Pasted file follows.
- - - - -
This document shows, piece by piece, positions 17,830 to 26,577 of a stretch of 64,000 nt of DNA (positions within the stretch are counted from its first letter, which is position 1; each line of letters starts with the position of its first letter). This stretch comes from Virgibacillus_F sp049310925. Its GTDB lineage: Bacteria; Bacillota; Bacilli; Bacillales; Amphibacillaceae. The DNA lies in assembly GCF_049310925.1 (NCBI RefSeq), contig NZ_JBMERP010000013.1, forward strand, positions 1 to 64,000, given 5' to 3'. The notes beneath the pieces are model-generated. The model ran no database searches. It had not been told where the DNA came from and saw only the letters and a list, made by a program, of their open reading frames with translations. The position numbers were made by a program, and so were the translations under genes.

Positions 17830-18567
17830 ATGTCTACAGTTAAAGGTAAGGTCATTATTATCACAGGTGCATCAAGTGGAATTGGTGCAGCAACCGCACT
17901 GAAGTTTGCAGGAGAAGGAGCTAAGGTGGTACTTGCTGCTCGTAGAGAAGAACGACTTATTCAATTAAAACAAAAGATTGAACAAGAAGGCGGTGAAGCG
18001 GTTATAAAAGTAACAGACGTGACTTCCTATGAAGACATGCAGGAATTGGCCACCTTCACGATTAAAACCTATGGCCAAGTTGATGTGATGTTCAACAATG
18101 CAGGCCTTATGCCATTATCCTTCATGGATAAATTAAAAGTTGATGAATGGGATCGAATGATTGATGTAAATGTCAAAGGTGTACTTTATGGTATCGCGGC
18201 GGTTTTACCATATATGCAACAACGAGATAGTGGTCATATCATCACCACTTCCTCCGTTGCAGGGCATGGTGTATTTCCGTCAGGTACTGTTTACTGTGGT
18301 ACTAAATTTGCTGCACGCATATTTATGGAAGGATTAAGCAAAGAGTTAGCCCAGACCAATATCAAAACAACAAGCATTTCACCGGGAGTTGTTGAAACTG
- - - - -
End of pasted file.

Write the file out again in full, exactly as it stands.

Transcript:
This document shows, piece by piece, positions 17,830 to 26,577 of a stretch of 64,000 nt of DNA (positions within the stretch are counted from its first letter, which is position 1; each line of letters starts with the position of its first letter). This stretch comes from Virgibacillus_F sp049310925. Its GTDB lineage: Bacteria; Bacillota; Bacilli; Bacillales; Amphibacillaceae. The DNA lies in assembly GCF_049310925.1 (NCBI RefSeq), contig NZ_JBMERP010000013.1, forward strand, positions 1 to 64,000, given 5' to 3'. The notes beneath the pieces are model-generated. The model ran no database searches. It had not been told where the DNA came from and saw only the letters and a list, made by a program, of their open reading frames with translations. The position numbers were made by a program, and so were the translations under genes.

Positions 17830-18567
17830 ATGTCTACAGTTAAAGGTAAGGTCATTATTATCACAGGTGCATCAAGTGGAATTGGTGCAGCAACCGCACT
17901 GAAGTTTGCAGGAGAAGGAGCTAAGGTGGTACTTGCTGCTCGTAGAGAAGAACGACTTATTCAATTAAAACAAAAGATTGAACAAGAAGGCGGTGAAGCG
18001 GTTATAAAAGTAACAGACGTGACTTCCTATGAAGACATGCAGGAATTGGCCACCTTCACGATTAAAACCTATGGCCAAGTTGATGTGATGTTCAACAATG
18101 CAGGCCTTATGCCATTATCCTTCATGGATAAATTAAAAGTTGATGAATGGGATCGAATGATTGATGTAAATGTCAAAGGTGTACTTTATGGTATCGCGGC
18201 GGTTTTACCATATATGCAACAACGAGATAGTGGTCATATCATCACCACTTCCTCCGTTGCAGGGCATGGTGTATTTCCGTCAGGTACTGTTTACTGTGGT
18301 ACTAAATTTGCTGCACGCATATTTATGGAAGGATTAAGCAAAGAGTTAGCCCAGACCAATATCAAAACAACAAGCATTTCACCGGGAGTTGTTGAAACTG